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In partnership with the Wisconsin Department of Justice (DOJ) and the Drug Enforcement Administration (DEA), Wisconsin law enforcement agencies will again hold Prescription Drug Take Back Day on Saturday, April 28. Police and sheriffs’ departments will host events throughout Wisconsin as part of the event.
The goal of Prescription Drug Take Back Day is to provide a safe, convenient and responsible method of disposal for unused or expired prescription drugs. The events also educate the community about potential abuse and consequences of improper storage and disposal of these medications.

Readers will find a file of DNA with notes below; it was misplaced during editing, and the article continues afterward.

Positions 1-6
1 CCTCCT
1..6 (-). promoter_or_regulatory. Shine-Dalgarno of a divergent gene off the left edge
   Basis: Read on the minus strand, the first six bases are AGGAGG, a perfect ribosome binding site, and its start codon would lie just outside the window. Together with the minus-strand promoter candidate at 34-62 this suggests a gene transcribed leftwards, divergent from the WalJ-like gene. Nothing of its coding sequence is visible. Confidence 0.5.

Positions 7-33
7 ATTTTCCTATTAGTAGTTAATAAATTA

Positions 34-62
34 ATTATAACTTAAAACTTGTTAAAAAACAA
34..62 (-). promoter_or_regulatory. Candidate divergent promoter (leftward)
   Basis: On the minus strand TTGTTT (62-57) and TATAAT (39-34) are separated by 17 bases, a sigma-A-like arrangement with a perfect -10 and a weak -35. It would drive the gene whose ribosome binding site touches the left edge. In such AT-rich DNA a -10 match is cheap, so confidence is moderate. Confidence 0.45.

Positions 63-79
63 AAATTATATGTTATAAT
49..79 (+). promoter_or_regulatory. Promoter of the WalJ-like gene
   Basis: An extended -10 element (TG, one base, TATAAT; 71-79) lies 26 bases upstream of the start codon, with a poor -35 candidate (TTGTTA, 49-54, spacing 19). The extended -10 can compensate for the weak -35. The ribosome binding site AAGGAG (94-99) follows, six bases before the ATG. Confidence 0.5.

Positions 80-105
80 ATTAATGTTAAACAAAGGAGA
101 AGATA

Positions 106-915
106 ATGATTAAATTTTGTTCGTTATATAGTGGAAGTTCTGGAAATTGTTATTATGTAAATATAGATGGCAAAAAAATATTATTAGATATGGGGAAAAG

Drug take back days are held each spring across the country. The October 2017 Drug Take Back events in Wisconsin collected 63,941 pounds of unused medications, the largest fall drug take back collection to date. Wisconsin also had more law enforcement agencies participate than any other state in the country with 266 police and sheriffs’ departments hosting 130 events. Since October 2015, the Drug Take Back Day program has successfully collected and disposed of nearly 360,000 pounds of unused medications in Wisconsin alone.
In addition to the semiannual Take Back Day, there are 349 permanent drug disposal drop boxes throughout Wisconsin, providing citizens a convenient, environmentally friendly and anonymous way to dispose of unused medications all year.
For more information, including a list of accepted medications, visit the “Dose of Reality” website, which also features an interactive map to find a drug take-back location.